A big Lysiloma latisiliquum. I liked this tree a lot, but what surprised me was I heard it was much criticized. One criticism was that the branches were angled up. But the tree is a legume, and a tropical canopy tree. The branches do naturally angle up from the trunk as their first movement. The second criticism was that you couldn’t see into the tree. This was true. I think with just a few tweaks, it will be an award winner. 

I think this was an escambron (claredendrun aculeatum). I love that stand. 

This is a collection of tilandsia for the accent on the next tree. 

A parsoni juniper 

This is a brazilian raintree. 

A little portulacaria. The exhibit had an area just for novices, a good idea if you put your own club’s show on. 

Another f. salicaria. It was in the novice area too. 

Portulacaria

This is a Turks cap (Malvaviscus drummondii or M. arboreus var. drummondii) an American native plant that lives on the Gulf Coast from Texas to Florida.  It’s also in the Caribbean islands. It’s planted over a rock and has a spectacular shape for being in the novice section. I’d recommend a better pot maybe. 

I really liked this next one, a bucida Spinosa (or, correctly, terminalia mollinetti, but we bonsai people are hard to change,even when we are wrong).   But this was a cool idea, a complete acacia style flattop. 

If it didn’t have this bald spot I would have considered it for the presidents award. 

I really love this neea. 

Especially the hollow trunk. Bee-eee-ay-yute-if-full!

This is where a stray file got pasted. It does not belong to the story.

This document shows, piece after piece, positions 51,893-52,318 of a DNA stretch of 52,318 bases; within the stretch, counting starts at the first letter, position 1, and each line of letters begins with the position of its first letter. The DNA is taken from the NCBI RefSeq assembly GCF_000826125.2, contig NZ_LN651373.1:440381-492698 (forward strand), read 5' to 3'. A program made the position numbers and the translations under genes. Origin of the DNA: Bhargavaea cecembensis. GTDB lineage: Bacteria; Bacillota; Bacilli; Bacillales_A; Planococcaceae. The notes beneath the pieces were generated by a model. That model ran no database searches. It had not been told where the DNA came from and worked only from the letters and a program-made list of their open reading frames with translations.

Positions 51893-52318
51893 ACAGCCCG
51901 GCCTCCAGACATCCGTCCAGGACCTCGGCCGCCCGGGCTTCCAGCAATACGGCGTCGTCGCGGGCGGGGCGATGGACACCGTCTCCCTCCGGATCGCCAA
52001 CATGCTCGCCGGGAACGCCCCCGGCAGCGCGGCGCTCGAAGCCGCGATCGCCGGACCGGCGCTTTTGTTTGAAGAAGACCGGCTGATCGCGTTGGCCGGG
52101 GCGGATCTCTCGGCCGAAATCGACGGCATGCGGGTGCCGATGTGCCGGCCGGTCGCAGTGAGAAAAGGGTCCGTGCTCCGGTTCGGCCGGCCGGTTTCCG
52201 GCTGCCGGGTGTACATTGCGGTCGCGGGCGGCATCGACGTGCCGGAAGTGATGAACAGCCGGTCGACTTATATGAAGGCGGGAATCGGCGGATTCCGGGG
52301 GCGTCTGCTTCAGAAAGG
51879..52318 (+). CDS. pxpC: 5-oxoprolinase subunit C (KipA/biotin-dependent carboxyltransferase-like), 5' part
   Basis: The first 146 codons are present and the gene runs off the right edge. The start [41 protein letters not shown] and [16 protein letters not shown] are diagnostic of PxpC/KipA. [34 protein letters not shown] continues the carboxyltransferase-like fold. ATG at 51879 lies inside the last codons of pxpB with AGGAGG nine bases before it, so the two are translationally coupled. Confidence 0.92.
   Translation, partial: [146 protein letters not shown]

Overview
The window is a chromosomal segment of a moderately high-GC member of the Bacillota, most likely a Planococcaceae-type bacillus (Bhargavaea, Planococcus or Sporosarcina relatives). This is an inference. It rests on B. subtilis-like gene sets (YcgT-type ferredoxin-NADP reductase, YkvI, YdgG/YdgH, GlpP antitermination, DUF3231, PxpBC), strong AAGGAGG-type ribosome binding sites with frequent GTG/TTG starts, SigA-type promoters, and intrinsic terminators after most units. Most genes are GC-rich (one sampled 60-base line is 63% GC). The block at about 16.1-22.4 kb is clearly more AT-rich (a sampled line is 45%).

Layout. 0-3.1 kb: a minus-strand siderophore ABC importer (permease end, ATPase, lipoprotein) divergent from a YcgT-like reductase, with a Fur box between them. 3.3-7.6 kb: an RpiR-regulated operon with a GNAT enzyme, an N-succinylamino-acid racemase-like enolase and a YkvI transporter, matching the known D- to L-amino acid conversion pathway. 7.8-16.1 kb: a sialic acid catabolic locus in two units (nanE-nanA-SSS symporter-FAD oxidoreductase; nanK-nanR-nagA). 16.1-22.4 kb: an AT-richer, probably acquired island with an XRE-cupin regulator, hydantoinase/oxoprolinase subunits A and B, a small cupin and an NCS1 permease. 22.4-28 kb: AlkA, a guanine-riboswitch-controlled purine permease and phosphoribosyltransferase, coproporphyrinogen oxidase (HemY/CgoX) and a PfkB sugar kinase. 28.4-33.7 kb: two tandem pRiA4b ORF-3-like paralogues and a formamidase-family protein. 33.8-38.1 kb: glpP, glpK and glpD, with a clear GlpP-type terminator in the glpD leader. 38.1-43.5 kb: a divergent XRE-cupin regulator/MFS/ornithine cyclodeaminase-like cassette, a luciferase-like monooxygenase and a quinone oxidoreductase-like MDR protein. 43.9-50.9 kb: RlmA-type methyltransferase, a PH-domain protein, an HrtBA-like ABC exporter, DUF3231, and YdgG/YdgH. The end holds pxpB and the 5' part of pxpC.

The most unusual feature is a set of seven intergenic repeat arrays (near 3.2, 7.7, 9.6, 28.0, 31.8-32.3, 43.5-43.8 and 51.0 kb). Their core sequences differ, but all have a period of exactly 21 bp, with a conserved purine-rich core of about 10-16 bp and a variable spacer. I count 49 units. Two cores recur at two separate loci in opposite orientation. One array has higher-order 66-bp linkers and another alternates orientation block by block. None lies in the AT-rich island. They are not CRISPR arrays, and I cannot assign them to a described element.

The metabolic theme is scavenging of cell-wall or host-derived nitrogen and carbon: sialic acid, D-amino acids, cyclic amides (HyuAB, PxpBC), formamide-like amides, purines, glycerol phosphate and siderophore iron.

A nice small conocarpus erectus with a rustic stand. 

One of my favourite species with carving even, ilex vomitoria “schillings”It won best small tree. 
Another fine neea. There was one neea tree that made the rounds a few years ago that I thought was the most natural looking one I’d seen. Don’t know what happened to it or the man who owned it (he probably faded away for political reasons) but I’m picking this one as my favorite now.  

A Fukien tea

I loved this buttonwood so much I chose it for the presidents award. The deadwood detail is what sold me, plus the gentle dignity. It’s not an in-your-face-look-at-me tortured tree. Don’t get me wrong, I love those types of trees, but sometimes gentle perseverance is just right. 

Look at that calm interplay with the live vein and the deadwood. 

This next Brazilian raintree is a true marvel to me. As a species it’s really apically dominant so to be able to grow it like a cascade takes some real talent. 

Taxodium distichum Love the deer. 

A pretty sweet ficus microcarpa. It looks like it started out life as a ginseng style. 

Here was my choice for best display. 
A Brazilian raintree. The antelope was just in scale for the display, the combo of the companion and the figurine works for me, especially the dried grass and I thought that the black stand under the tree set off the whole thing. Especially with the natural looking slab. This is what I mean by contrast brining a display together.